Most people understand that when a person has profited from criminal activity, the government can take steps to deprive that person of the illicit profits. But few understand that, through a practice called civil asset forfeiture, law enforcement can permanently take property they believe to be involved in criminal activity without ever having to prove anyone guilty of a crime, or even file charges.
In Illinois, from 2005 through 2015, law enforcement extracted over $300 million from Illinois residents—a figure that is almost certainly very conservative, because reporting standards around civil asset forfeiture range from lax to nonexistent. Under state law, nearly all the property taken through forfeiture is funneled directly back into the coffers of the same police departments and prosecutors who seized it, creating a strong incentive to use asset forfeiture as a profit center.
A person whose property is seized by the police has few tools to fight back in the courts, even if she is innocent of any wrongdoing. The owner must pay a “cost bond” equal to 10% of the seized property’s value, on top of court filing fees, just for the privilege of arguing for the return of the property. Even an indigent person will never be appointed a lawyer. And unlike a criminal defendant, the property owner in a forfeiture case enjoys no presumption of innocence; in the event that the matter goes to trial, the deck is stacked in favor of the government through unconscionably low evidentiary and procedural standards, ensuring that the owner will rarely prevail.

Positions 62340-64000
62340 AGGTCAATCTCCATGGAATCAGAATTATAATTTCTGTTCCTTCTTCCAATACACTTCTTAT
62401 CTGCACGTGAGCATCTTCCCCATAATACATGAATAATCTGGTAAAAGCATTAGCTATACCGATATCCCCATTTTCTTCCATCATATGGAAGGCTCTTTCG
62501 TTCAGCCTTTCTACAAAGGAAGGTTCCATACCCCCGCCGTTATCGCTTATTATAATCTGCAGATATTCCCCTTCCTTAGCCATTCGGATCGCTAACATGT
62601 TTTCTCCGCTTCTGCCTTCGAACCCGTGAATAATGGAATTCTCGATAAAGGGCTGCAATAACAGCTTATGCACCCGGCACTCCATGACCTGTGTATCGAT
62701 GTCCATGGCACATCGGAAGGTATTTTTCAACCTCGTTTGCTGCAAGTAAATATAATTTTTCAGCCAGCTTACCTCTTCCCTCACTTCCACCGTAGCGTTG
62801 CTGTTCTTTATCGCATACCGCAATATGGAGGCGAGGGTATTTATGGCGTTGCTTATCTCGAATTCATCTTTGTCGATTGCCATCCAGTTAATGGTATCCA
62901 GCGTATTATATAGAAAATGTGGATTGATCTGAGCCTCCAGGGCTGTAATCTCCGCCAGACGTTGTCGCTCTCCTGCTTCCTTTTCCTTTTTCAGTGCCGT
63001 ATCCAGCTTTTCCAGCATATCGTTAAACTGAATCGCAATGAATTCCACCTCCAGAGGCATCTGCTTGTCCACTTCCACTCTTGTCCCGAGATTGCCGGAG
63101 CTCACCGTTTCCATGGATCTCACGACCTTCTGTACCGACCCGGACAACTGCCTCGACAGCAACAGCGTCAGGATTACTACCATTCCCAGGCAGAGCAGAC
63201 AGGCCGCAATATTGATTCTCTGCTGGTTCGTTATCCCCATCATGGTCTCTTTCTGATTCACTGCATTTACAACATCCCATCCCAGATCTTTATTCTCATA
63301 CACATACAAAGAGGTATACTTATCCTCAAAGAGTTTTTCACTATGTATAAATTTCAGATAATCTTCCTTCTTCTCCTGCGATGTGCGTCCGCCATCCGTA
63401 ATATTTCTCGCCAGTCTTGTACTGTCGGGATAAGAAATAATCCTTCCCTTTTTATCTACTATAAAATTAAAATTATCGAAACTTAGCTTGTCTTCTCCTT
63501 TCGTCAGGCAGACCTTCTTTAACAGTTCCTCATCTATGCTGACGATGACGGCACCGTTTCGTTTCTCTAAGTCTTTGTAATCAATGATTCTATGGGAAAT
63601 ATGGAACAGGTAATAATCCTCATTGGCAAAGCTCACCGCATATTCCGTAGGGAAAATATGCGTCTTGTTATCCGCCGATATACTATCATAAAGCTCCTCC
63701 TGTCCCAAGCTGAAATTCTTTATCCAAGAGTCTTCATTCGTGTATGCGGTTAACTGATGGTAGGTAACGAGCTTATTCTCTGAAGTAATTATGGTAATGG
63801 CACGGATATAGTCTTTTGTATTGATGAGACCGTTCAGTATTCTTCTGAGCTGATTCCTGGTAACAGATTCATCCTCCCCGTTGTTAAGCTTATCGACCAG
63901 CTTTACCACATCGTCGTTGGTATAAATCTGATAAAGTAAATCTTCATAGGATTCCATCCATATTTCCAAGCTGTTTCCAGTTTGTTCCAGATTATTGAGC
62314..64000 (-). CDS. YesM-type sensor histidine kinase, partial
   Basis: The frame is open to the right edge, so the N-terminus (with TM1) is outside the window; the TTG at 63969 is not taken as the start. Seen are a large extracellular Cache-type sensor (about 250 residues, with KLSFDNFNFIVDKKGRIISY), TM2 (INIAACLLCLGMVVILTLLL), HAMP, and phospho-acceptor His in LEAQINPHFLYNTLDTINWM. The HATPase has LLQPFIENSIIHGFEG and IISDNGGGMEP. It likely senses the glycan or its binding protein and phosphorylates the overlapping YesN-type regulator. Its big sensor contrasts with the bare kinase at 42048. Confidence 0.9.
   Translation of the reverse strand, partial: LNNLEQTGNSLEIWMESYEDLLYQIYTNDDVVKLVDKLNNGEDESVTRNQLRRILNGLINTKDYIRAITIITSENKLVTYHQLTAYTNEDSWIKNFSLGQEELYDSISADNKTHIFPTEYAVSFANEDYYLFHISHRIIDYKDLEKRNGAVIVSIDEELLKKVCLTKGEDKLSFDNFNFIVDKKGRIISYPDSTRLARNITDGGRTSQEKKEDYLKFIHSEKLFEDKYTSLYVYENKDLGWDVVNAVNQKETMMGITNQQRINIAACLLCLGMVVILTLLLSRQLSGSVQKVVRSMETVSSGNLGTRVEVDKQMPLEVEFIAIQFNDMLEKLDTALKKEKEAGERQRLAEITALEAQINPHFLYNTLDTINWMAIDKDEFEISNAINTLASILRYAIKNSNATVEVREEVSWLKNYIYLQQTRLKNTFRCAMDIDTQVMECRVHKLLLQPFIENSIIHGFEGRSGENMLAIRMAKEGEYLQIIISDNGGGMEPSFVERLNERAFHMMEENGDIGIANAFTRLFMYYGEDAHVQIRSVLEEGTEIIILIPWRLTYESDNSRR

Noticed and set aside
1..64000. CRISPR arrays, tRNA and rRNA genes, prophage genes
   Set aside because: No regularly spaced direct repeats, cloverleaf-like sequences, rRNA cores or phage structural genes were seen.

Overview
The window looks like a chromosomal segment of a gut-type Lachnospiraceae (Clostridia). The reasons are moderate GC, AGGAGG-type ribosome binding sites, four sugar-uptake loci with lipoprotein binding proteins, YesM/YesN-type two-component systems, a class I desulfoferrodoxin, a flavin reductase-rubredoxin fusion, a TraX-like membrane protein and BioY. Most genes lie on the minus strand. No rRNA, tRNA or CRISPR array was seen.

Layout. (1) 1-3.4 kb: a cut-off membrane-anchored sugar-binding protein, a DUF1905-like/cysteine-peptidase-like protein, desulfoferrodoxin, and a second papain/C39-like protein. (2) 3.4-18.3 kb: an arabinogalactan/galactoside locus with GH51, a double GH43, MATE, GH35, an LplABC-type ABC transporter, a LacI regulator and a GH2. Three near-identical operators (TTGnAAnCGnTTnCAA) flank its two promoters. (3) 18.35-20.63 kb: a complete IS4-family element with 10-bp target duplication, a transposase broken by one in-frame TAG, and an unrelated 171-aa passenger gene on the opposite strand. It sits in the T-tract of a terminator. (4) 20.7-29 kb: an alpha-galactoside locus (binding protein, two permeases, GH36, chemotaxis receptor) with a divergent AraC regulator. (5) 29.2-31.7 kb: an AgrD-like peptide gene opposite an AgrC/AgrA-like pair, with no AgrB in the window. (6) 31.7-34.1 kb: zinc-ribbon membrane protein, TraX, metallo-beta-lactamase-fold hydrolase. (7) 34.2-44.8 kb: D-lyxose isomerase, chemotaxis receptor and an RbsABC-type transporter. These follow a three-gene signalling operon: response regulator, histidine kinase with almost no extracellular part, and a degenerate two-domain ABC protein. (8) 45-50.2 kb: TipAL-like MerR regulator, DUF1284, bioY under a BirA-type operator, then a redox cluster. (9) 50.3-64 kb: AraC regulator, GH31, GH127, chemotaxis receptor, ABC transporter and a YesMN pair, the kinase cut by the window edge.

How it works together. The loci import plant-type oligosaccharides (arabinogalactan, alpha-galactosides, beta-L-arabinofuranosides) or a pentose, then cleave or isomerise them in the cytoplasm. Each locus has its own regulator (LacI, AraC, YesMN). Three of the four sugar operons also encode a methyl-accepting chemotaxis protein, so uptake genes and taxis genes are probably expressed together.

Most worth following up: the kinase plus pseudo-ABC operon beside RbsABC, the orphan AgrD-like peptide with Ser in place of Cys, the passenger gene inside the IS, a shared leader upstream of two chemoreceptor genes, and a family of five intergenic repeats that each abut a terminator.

Automobiles are a particularly ripe target for forfeiture, because of their high value and the ease with which the government can argue that a vehicle was “used” in committing a crime, even a minor offense like possession of a small amount of drugs. Vehicle seizures can be particularly disruptive to people’s lives, since losing the use of one’s car for weeks or months at a time can render a person unable to keep a job or attend school, obtain medical or child care, or even to attend court proceedings to try to reclaim the seized property.
While representatives of law enforcement insist that they use asset forfeiture judiciously and only as a tool to “take the money out of drugs” or for other reasons ostensibly related to protecting safety, the vast majority of the people who populate Illinois’ forfeiture courtrooms are not alleged to be drug kingpins or serious criminals; in fact, few can even afford legal representation.
Very frequently the innocent parents or grandparents of a young person who is alleged to have violated the law find themselves fighting an uphill battle with the government to reclaim a seized vehicle. Other forfeiture cases involve seizures of modest amounts of cash, even as little as a few hundred dollars or less. It should not be surprising that the high cost of trying to reclaim seized property, and the low odds of succeeding, mean that many owners decide quite rationally that it is not worth the effort.
The Illinois General Assembly should follow the lead of numerous other state legislatures that have recently overhauled their forfeiture laws. Illinoisans’ property should never be forfeited without a criminal conviction (According to a recent poll by the Illinois Policy Institute, 89% of voters agree). Furthermore, innocent owners should no longer be required to walk a legal maze in order to prove their innocence; rather, the government should bear the burden of justifying the forfeiture. There needs to be greater transparency around how much property the government takes through forfeiture, and how it uses the proceeds. Finally, the legislature must remove the incentives which encourage law enforcement agencies to maximize the use of forfeiture for their own financial benefit.
Enacting these common-sense reforms would help ensure that asset forfeiture is used only as necessary for legitimate law enforcement purposes, and never as an instrument of “policing for profit.”